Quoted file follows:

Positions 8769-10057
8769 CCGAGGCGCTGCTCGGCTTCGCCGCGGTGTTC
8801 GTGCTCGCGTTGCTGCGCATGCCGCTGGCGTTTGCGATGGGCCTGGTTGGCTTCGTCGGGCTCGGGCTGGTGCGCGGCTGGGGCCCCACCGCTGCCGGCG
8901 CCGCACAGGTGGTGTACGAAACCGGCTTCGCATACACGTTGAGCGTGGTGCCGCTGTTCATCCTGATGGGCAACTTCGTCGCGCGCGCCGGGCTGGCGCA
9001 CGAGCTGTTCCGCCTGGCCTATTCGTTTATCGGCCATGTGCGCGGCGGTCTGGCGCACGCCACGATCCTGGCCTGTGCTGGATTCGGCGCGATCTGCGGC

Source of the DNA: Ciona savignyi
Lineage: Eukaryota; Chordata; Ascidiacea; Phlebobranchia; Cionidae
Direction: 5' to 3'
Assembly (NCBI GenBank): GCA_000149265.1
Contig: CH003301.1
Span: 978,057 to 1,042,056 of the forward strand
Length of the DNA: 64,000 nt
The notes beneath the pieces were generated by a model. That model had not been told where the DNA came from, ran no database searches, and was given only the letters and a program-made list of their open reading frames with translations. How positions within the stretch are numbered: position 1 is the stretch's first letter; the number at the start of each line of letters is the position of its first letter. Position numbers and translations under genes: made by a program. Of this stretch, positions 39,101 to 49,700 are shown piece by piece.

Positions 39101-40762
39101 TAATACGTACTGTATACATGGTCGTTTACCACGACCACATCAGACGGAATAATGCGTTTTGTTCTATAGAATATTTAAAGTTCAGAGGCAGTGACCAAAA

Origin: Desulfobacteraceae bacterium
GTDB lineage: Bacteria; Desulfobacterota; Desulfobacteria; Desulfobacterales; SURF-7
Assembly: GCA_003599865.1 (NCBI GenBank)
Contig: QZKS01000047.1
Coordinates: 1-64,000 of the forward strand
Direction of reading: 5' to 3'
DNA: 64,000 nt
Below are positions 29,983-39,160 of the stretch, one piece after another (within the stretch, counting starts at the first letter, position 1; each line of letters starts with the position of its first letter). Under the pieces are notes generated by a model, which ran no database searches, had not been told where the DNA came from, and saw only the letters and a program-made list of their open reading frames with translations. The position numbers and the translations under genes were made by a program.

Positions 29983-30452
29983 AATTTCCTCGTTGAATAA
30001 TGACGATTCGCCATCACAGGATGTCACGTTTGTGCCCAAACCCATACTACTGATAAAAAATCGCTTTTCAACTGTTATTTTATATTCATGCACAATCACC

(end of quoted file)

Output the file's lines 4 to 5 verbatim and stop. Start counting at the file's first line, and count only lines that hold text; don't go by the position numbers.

8901 CCGCACAGGTGGTGTACGAAACCGGCTTCGCATACACGTTGAGCGTGGTGCCGCTGTTCATCCTGATGGGCAACTTCGTCGCGCGCGCCGGGCTGGCGCA
9001 CGAGCTGTTCCGCCTGGCCTATTCGTTTATCGGCCATGTGCGCGGCGGTCTGGCGCACGCCACGATCCTGGCCTGTGCTGGATTCGGCGCGATCTGCGGC